Perhaps you’ve moved and are unfamiliar with the area. Or you could be a new Christian in need of a place to worship. Or maybe rather than look for a new church, you want to learn how to breathe new life into your present church. Whatever your situation, I want to help you distinguish a healthy church from one that’s not.
Churches come in a variety of shapes and sizes, each with its own personality. Of course, I can’t recommend one over the other because the best church for you is one that meets your needs while giving you the opportunity to meet the needs of others.
You’ll discover that some churches are way stations for the wounded; others are town squares, where a herald announces good tidings from the King. Some are hospitals for the sick; others are fire stations, whose trucks rush to douse the community’s problems. Some are family centers that provide a good environment for children; others are theaters, where music and drama are emphasized.
These activities are valuable and necessary, but they are not a church’s primary purpose, nor do they make it healthy. A healthy church is one that reflects six significant qualities — qualities you want to look for.
Before you set a foot out your door, though, I encourage you to ask God to lead you in your search. He desires your worship, especially as part of His body, and He will direct you to the right church for you.
A Healthy Church Glorifies God
Scripture says, “Whatever you do, do all to the glory of God” (1 Corinthians 10:31). To glorify God means to magnify, elevate, and draw attention to His radiance. This is the primary purpose of the church and of individual Christians.
Personally, we do this by inviting Him into every segment of our lives, by telling others of His greatness rather than grabbing His glory for ourselves, and by nurturing our relationships with Him. How can we make this happen? By meeting with Him often, admitting to others our struggles with pride, and continually asking ourselves, Will this bring glory to God or to me?
A church that feeds your desire to glorify God is a healthy church.
These people listened to the Word, and through communion and prayer, they interacted with each other and the Lord. When they met, intensity and full-hearted devotion blended with passionate commitment. The Father was exalted, the Son was lifted up, and the Spirit brought fresh expressions of freedom.
This should be a common experience whenever Christians gather, but, sadly, it isn’t always that way. Often, songs are sung, Scripture read, announcements made — yet worship is missing. To determine the health of a church’s worship, ask yourself, Does my soul soar into the presence of the Lord? Do I become lost in wonder and praise worthy of Him?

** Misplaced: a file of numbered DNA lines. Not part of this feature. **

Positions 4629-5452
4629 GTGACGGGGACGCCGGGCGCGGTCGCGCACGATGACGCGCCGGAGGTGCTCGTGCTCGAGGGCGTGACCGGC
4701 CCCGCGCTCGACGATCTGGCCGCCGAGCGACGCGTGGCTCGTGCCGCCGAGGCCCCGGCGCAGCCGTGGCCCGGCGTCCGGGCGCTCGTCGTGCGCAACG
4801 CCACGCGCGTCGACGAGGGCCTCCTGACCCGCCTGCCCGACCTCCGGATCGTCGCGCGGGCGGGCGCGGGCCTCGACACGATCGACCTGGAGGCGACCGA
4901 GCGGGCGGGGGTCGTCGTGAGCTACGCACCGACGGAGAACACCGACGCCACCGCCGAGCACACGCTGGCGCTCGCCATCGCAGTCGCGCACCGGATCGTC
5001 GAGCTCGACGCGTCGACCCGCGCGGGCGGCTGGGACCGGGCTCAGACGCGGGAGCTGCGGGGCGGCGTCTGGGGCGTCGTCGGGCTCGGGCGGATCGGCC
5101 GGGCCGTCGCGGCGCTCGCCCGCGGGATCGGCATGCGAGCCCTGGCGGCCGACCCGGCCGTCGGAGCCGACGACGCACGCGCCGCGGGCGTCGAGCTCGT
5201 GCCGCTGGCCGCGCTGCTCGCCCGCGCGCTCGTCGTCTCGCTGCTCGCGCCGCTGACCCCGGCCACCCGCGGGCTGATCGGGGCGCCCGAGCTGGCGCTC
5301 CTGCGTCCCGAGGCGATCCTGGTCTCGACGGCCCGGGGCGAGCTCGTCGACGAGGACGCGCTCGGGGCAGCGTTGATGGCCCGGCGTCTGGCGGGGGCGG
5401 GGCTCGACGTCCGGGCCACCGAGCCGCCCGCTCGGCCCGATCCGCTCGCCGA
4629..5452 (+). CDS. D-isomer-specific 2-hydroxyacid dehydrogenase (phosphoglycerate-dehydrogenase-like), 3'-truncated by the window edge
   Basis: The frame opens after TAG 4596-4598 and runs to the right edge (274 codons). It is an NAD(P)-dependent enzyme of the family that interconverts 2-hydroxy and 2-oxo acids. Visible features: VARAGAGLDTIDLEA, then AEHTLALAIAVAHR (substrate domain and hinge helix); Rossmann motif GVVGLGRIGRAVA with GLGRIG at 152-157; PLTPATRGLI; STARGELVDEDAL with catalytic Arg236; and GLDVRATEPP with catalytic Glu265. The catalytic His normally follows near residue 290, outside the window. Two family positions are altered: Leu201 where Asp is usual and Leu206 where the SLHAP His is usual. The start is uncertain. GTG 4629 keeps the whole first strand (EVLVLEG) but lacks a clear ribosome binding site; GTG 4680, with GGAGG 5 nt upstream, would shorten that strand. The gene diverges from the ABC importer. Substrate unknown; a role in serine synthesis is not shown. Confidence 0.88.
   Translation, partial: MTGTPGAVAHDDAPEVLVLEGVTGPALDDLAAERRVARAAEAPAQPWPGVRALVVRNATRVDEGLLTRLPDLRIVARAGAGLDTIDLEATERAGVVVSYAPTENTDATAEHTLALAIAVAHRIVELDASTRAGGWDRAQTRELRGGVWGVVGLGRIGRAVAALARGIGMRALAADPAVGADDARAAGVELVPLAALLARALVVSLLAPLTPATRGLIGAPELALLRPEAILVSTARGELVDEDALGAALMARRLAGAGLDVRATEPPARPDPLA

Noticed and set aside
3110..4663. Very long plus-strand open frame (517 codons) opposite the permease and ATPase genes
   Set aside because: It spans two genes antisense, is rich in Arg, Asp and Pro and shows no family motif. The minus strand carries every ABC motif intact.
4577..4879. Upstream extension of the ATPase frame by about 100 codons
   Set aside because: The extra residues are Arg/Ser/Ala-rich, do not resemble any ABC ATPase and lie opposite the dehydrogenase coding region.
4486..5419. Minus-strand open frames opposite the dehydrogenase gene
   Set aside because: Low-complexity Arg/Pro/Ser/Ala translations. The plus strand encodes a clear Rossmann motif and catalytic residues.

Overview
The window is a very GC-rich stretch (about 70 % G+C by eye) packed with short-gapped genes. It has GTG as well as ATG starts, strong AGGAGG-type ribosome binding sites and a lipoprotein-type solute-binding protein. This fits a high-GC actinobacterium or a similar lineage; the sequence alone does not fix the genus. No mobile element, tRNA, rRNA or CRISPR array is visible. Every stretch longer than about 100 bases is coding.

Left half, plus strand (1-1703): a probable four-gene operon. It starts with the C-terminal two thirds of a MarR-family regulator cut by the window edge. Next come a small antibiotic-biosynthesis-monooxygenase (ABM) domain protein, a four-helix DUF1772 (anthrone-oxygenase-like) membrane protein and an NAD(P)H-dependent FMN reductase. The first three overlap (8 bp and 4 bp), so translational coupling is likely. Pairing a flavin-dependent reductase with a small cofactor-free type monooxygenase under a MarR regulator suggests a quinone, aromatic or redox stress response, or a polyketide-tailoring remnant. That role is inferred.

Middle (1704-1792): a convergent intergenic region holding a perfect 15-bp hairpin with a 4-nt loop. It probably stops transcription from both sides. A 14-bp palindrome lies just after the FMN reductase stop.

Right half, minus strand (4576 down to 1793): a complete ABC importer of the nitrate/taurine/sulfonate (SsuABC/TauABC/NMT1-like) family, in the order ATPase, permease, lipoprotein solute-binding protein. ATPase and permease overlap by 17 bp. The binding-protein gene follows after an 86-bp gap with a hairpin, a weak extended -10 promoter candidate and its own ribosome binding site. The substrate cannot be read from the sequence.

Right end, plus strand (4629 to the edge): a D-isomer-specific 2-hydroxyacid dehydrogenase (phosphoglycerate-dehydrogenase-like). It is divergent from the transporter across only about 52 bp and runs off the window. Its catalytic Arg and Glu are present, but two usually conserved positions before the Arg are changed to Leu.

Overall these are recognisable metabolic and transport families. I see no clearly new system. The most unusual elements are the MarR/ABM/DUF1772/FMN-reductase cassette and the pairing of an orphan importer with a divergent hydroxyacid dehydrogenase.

A church that opens the way for meaningful worship is a healthy church.
Teaching that remains theoretical, however, can breed indifference or arrogance. Also, preaching that fails to balance instruction with love and grace may reflect intolerance. And finally, when biblical knowledge becomes an end in itself, it brushes dangerously close to idolatry — worshiping the Bible above its Author, Jesus Christ.
So, look for worship and instruction coupled with compassionate application; this reveals a healthy church.
A person experiences true fellowship in two ways: when he or she shares something tangible with a person in need, and when he or she shares in something with someone — empathizing with a person’s sorrow or joy.
The healthy church is a community of believers who demonstrate genuine concern for each other.
Churches that reach out in a healthy way focus their church services on the growth of the believer, not on evangelizing the unbeliever. The church uses worship, instruction, and fellowship to equip Christians to then take the message of God’s love to the world. Healthy churches also refrain from using manipulation and coercion in evangelism. Instead, they encourage treating others with respect and dignity, allowing the Holy Spirit to work in His way and time.
A healthy church helps people appropriately express their faith where they live or work.
Whenever you find a church that glorifies the Godhead, fosters a spirit of devotion to the Lord, dispenses the Word of God along with relevant application, generates personal warmth, touches outsiders with the wonderful news of Jesus, and all with a contagious style, you have found a healthy church.
Then it’s time to decide which church personality is right for you. A family center? A way station for the wounded? A fire department poised to rush to the community’s needs? Remember, the best church for you is one that meets your needs while giving you the opportunity to meet the needs of others.
May your search result in a renewed commitment to the Lord as you become one of a truly healthy body of believers.
For further scriptural study regarding these six guidelines, please see Psalm 119:9–16, 97–104; John 4:23–24, 13:34–35; Acts 2; Romans 12; 2 Corinthians 1:3–4; 10:17–18; Ephesians 1:22–23; 3:14–21; 1 Thessalonians 2:3–13; Hebrews 13:16.
Although Insight for Living cannot recommend a particular church, you may find Dallas Theological Seminary’s “find a church” Web page a helpful place to begin your search.
For more information and application about God’s purpose for the church, read: Charles R. Swindoll, The Church Awakening: An Urgent Call for Renewal (New York: FaithWords, 2010).
Copyright © 2010 by Charles R. Swindoll, Inc.
It’s not easy living a godly lifestyle in a world that’s going in the opposite direction. And that’s the direction that John found the church moving toward as erosion had set in beside a subtle, lethargic boredom. The excitement modeled by those early followers of Jesus was being forgotten by second- and third-generation Christians. John’s pen set out to change that!All Sermons by Chuck Swindoll